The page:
Date of Award


Document Type


Degree Name

Doctor of Philosophy


School of Education


Higher Education Administration PhD

First Advisor

Edward A. Streeter

Second Advisor

Zerita Hagerman

Third Advisor

Jimmy Kijai


Problem. Many academic nursing organizations have a great need for leaders who can handle the complex mix of academic administration, health care facilities, and curriculum demands. These administrators are not directly trained to be professional academic nurse administrators. It was the purpose of this study to investigate the nature of mentoring as a vehicle for socializing academic nurse administrators.

Method. A survey research methodology was used to study the characteristics of the mentor-protege relationship. The Mentoring Role Socialization Survey was the instrument used for data collection. For the purpose of this study, the instrument was divided into three sections: Professional Information, Mentor-Protege Characteristics, and Role Socialization Functions.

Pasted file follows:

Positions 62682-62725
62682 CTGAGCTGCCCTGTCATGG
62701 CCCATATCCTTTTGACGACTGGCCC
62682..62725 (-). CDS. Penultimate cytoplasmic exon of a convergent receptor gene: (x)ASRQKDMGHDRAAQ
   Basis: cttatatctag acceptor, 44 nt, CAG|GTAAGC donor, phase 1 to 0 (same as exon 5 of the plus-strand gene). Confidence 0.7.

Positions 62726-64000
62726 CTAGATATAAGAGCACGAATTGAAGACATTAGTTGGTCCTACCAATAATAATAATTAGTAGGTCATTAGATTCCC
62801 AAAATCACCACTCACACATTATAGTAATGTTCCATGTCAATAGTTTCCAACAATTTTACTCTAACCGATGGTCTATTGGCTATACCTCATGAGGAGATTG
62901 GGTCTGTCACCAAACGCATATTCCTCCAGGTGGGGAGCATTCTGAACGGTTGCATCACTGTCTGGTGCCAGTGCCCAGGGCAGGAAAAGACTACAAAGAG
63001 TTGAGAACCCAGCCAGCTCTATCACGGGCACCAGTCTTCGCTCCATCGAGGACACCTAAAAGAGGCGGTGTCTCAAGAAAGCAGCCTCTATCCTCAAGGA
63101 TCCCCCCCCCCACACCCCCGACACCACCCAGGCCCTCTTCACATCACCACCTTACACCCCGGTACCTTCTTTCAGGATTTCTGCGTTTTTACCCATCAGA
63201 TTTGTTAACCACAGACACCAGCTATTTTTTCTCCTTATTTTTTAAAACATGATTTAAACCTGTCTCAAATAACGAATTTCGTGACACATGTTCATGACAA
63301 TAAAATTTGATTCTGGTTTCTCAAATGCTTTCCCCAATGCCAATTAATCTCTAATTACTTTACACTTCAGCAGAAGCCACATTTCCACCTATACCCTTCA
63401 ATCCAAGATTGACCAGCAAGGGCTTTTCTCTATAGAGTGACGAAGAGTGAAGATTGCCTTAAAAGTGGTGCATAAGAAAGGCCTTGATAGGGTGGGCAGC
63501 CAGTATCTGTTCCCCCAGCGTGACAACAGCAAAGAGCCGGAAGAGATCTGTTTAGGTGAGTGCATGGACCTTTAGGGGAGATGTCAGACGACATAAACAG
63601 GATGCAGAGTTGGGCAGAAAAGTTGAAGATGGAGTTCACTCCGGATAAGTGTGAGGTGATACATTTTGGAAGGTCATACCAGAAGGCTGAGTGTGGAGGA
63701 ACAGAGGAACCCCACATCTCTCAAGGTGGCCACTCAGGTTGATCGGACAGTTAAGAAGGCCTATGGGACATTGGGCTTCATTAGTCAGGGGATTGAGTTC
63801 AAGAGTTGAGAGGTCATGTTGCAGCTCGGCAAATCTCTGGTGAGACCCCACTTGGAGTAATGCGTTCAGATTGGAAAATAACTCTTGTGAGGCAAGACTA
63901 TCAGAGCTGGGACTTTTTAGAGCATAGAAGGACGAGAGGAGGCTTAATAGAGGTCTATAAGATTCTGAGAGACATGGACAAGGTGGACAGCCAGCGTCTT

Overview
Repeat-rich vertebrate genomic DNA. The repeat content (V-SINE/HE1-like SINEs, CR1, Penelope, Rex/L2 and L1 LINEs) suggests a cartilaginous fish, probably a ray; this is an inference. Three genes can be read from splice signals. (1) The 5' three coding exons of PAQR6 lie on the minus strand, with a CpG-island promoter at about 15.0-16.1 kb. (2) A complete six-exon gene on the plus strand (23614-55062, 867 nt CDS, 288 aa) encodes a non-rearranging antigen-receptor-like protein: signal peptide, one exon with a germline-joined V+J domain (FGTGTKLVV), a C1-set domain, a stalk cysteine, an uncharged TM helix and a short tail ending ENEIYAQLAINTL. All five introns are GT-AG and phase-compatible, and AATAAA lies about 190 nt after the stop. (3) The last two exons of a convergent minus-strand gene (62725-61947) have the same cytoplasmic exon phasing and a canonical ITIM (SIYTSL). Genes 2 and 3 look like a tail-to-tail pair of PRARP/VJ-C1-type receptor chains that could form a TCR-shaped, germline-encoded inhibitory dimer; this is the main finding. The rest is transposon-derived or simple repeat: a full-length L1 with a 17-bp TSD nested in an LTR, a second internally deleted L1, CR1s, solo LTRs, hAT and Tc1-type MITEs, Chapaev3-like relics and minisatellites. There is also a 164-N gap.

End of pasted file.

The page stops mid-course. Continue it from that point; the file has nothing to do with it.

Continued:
Results. The results of the study indicated that academic nurse administrators with mentors reported the relationship as positive, supportive, intellectually stimulating, and encouraged independent growth. There were no significant differences between the nurse and non-nurse mentors on these characteristics. Academic nurse administrators reported receiving more guidance in clinical activities and encouragement to write and publish their ideas by nurse mentors than by non-nurse mentors. The length of the mentoring relationship was significantly related to most of the functions carried out in the mentor-protege relationship. Functions included: providing personal and career counseling, being taught new skills, encouraging decisiveness, writing, and publishing ideas. Academic nurse administrators who did not have a mentor were highly supportive that a mentor would have made a difference in their career progress and would recommend a mentoring relationship for prospective nurse administrators.

Conclusion. Based on this study, a mentoring relationship was predominant among the administrators. Suggestions for further research include a longitudinal study, at 3-year intervals, of the academic nurse administrators who participated in this study. Qualitative research should be conducted to reveal the possible mentor characteristics and functions that might relate to the leadership style, administrative effectiveness, and role socialization of future academic nurse administrators.

Subject Area

Nurse administrators, Mentoring in nursing.

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